Hello again, I have two stocks I would like to talk about and get a anser for my questions. No. 1 I have purchsed 500 shaes Lucent Feb. 8 and sold Feb 24 for a gain. I purchased 1000 shares on Feb. 25 and sold same day for gain. I purchased 500 shares on Mar. 1 and took a loss on April 14th of $10,358.99. I have no more shares at this time. I now have purchased 1000 shares today July 20th over 90 days later. Do I have a wash or loss above? and do I add the loss or wash to my new purchase of Lucent? No. 2 I have purchase 1000 shares of Schwab Feb. 28 and sold for gain Feb. 29. I did the same on Mar. 24 for gains. I purcased 1000 shares on Mar. 27 and sold for a loss on April 14th for $22,983.74 Is this a wash or loss? and I still own 7000 plus shares of Schwab. What do I do with this loss or wash and what happens if I buy another 1000 shares? thanks Mike
No. 1 I have purchsed 500 shaes Lucent Feb. 8 and sold Feb 24 for a gain. I purchased 1000 shares on Feb. 25 and sold same day for gain. I purchased 500 shares on Mar. 1 and took a loss on April 14th of $10,358.99. I have no more shares at this time.I now have purchased 1000 shares today July 20th over 90 days later. Do I have a wash or loss above? and do I add the loss or wash to my new purchase of Lucent?For starters, wash sale rules apply only when you sell for a loss, so you can ignore your sales for gains. Since you owned no shares of LU 30 days after the loss sale, you recognize the loss on your taxes.No. 2 I have purchase 1000 shares of Schwab Feb. 28 and sold for gain Feb. 29. I did the same on Mar. 24 for gains. I purcased 1000 shares on Mar. 27 and sold for a loss on April 14th for $22,983.74Is this a wash or loss? and I still own 7000 plus shares of Schwab. What do I do with this loss or wash and what happens if I buy another 1000 shares?A couple of questions for you. What is your entire history with this stock, and did you specifically identify the shares being sold in the transactions you recounted?TMF ExROPhil Marti
No. 2 I have purchase 1000 shares of Schwab Feb. 28 and sold for gain Feb. 29. I did the same on Mar. 24 for gains. I purcased 1000 shares on Mar. 27 and sold for a loss on April 14th for $22,983.74Is this a wash or loss? and I still own 7000 plus shares of Schwab. What do I do with this loss or wash and what happens if I buy another 1000 shares?A couple of questions for you. What is your entire history with this stock, and did you specifically identify the shares being sold in the transactions you recounted? Hi Phil:I have purchased the SCH stock many years earlier. It split and dividends reinvested over ten years. Only last year did I start to buy lots of 1,000 ( twice )low and sell when it went up never to touch the original shares. I did this year as above in NO 2.I ID stock purchases and sales by reciving the conformations and staple them together. The lots I bought to the ones I ID that I sold. I do not use the FIFO rule. Then I put them in a binder.So where am I with the SCH stock in the NO 2 above now?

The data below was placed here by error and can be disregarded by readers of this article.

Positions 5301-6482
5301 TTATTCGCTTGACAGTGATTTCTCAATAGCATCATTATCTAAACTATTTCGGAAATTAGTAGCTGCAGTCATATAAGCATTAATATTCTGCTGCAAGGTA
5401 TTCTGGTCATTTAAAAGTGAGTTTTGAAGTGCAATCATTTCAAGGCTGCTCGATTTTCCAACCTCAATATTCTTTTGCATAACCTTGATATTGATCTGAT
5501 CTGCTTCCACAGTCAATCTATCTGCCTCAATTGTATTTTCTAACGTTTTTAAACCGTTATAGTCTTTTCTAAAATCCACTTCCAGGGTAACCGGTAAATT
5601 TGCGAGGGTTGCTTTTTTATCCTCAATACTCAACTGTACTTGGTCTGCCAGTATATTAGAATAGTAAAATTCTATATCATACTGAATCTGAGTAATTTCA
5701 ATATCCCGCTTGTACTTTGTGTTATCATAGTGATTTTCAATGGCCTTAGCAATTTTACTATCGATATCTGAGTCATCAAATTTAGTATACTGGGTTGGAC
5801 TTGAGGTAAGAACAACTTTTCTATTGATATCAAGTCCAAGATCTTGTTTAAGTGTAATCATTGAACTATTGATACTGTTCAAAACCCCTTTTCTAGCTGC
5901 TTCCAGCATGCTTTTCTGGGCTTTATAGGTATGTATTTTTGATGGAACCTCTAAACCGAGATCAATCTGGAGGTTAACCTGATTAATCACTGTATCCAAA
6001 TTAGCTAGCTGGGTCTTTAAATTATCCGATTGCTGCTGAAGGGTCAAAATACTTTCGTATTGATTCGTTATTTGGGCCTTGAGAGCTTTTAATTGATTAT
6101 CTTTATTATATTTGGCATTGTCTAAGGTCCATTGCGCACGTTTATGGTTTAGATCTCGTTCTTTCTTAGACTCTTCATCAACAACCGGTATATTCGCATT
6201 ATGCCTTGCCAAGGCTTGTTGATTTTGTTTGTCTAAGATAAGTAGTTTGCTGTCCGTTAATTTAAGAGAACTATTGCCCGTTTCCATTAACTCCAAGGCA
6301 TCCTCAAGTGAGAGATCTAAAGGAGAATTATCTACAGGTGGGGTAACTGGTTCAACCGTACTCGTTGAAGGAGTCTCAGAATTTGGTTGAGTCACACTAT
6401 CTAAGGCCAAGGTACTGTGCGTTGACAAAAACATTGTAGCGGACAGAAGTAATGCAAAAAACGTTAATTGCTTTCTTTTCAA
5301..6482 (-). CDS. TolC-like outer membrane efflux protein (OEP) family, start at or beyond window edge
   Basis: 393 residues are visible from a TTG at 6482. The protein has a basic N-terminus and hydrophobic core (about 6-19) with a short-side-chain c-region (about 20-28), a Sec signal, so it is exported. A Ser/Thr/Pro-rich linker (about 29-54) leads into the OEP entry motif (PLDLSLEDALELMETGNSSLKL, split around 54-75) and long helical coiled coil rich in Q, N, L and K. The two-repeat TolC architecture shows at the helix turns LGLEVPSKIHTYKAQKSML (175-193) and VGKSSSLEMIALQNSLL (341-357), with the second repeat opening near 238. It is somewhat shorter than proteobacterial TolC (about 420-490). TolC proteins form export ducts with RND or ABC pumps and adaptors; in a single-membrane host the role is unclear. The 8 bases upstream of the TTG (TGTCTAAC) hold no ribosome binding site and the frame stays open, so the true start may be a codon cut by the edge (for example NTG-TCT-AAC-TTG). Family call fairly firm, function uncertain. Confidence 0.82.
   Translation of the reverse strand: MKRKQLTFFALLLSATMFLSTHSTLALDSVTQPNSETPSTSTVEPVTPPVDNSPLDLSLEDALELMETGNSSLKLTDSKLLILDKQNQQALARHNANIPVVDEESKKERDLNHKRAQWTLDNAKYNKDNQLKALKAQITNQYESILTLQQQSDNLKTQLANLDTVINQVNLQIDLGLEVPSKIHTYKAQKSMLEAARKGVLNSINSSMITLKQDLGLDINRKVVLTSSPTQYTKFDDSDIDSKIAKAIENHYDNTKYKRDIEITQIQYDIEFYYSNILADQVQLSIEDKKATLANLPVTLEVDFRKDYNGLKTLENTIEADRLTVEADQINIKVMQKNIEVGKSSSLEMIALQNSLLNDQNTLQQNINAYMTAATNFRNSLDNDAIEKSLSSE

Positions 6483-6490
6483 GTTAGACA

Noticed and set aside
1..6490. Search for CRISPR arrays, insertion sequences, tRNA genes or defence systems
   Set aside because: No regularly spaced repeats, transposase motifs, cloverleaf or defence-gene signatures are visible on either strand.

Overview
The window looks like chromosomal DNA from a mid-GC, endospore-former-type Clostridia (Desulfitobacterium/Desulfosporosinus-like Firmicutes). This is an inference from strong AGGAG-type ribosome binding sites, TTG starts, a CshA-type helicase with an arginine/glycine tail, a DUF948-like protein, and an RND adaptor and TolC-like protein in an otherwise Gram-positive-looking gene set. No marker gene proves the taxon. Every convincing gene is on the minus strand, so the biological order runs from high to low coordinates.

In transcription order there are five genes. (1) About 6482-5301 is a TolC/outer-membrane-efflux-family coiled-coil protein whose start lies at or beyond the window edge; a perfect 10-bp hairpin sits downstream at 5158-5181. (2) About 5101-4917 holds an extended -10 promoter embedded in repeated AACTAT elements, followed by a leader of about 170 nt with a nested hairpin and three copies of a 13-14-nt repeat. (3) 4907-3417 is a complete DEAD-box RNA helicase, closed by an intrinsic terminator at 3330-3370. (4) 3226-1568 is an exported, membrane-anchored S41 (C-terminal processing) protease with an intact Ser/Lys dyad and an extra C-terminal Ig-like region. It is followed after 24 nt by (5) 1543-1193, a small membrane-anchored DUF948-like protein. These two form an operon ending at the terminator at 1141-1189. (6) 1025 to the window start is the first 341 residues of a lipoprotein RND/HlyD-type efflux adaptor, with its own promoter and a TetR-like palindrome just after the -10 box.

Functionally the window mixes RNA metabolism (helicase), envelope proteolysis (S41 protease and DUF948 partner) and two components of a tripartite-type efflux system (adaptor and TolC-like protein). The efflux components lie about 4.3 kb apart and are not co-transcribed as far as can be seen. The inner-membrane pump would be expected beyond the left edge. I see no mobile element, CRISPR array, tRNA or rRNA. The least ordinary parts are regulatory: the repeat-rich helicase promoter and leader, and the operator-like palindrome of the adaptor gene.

fool2009 writes (in part):I ID stock purchases and sales by reciving the conformations and staple them together. The lots I bought to the ones I ID that I sold. I do not use the FIFO rule. Then I put them in a binder.I reply:I've got good news and bad news for you. The bad news is that you have, in fact, sold your stocks on a FIFO basis rather than specifically identifying them. In order to use specific identification on your tax return, you must communicate your intent to your broker contemporaneously with the sale. You didn't do that. (Even then, there is risk unless the broker writes back, confirming your identification.)The good news is that since all of your stock sales were at a substantial profit, you have no wash sale issues. --Bob
Hi Bob:My broker, Charles Schwab states that I can ID the stocks nay way I wish and that they do not ID stock trades. I went over this with them in great detail.For there are other trades that I bought first and sold at a latter date for proffits instead of FIFO losses.What od you think?
fool2009 writes (in part):My broker, Charles Schwab states that I can ID the stocks nay way I wish and that they do not ID stock trades. I went over this with them in great detail.I reply:I think that they've done you a considerable disservice. It's not necessary to qualify for the safe harbor in order to specifically identify stock transactions, but some communication with the broker is clearly necessary. A lot of brokers take the position you've described, but the clear consensus on this board is that they're all wrong. You might also check out www.fairmark.com , which is run by tax attorney Kaye A. Thomas (known hereabouts as KATinChicagoLand). (I wonder if he has a Soapbox?) --Bob
The Motley Fool's Investment Tax Guide 2000 page 50.Talks about a court ruling that states " the Tax Court has stated that these regulations are really a safe harbor, and not the "exclusive" means of adequately idenifying stock sold to avoid the FIFO accounting method."So what does this mean?
Well now I am in a fix. What about I purchased a lot or 3Com on March 1st and sold for a loss March 1st. Then repurchased a lot on March 2nd and sold March 2nd for a loss and never got back in. I belive the first loss to be a wash and rolled over the loss into the cost of March 2nd lot. Would this be a bonifide Loss now for the year?thanksMike
FoolMMIX:Re: the FIFO and specific identification rules for your recently traded Schwab stock. Are your several thousand shares of Schwab "from many years ago" held at the same brokerage where you traded Schwab this year? If they're *not* at the same brokerage, your identification problem may be solved, since only the recently acquired shares were held at Schwab, and therefore only the recently acquired shares could be sold by Schwab.--LoTax